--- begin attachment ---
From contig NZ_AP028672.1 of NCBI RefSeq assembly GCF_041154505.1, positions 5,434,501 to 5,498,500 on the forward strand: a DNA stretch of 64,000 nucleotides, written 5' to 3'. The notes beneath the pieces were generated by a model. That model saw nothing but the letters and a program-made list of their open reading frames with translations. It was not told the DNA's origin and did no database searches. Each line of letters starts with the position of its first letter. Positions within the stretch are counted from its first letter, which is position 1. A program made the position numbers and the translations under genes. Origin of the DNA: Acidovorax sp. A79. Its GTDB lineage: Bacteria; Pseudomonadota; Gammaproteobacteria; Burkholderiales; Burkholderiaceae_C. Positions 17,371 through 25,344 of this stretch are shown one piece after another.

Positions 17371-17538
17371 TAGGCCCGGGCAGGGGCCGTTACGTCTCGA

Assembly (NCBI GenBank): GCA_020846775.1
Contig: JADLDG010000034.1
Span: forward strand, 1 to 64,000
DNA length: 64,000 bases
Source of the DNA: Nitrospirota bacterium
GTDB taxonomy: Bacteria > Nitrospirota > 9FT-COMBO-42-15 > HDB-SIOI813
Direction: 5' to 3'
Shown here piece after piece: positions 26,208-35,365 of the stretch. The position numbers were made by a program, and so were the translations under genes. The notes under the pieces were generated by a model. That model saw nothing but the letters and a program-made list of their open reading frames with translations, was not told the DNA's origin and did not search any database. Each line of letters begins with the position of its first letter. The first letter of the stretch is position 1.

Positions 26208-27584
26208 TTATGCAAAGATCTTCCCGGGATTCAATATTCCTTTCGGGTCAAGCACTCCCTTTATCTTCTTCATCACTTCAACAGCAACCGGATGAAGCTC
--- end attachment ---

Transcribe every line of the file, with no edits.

From contig NZ_AP028672.1 of NCBI RefSeq assembly GCF_041154505.1, positions 5,434,501 to 5,498,500 on the forward strand: a DNA stretch of 64,000 nucleotides, written 5' to 3'. The notes beneath the pieces were generated by a model. That model saw nothing but the letters and a program-made list of their open reading frames with translations. It was not told the DNA's origin and did no database searches. Each line of letters starts with the position of its first letter. Positions within the stretch are counted from its first letter, which is position 1. A program made the position numbers and the translations under genes. Origin of the DNA: Acidovorax sp. A79. Its GTDB lineage: Bacteria; Pseudomonadota; Gammaproteobacteria; Burkholderiales; Burkholderiaceae_C. Positions 17,371 through 25,344 of this stretch are shown one piece after another.

Positions 17371-17538
17371 TAGGCCCGGGCAGGGGCCGTTACGTCTCGA

Assembly (NCBI GenBank): GCA_020846775.1
Contig: JADLDG010000034.1
Span: forward strand, 1 to 64,000
DNA length: 64,000 bases
Source of the DNA: Nitrospirota bacterium
GTDB taxonomy: Bacteria > Nitrospirota > 9FT-COMBO-42-15 > HDB-SIOI813
Direction: 5' to 3'
Shown here piece after piece: positions 26,208-35,365 of the stretch. The position numbers were made by a program, and so were the translations under genes. The notes under the pieces were generated by a model. That model saw nothing but the letters and a program-made list of their open reading frames with translations, was not told the DNA's origin and did not search any database. Each line of letters begins with the position of its first letter. The first letter of the stretch is position 1.

Positions 26208-27584
26208 TTATGCAAAGATCTTCCCGGGATTCAATATTCCTTTCGGGTCAAGCACTCCCTTTATCTTCTTCATCACTTCAACAGCAACCGGATGAAGCTC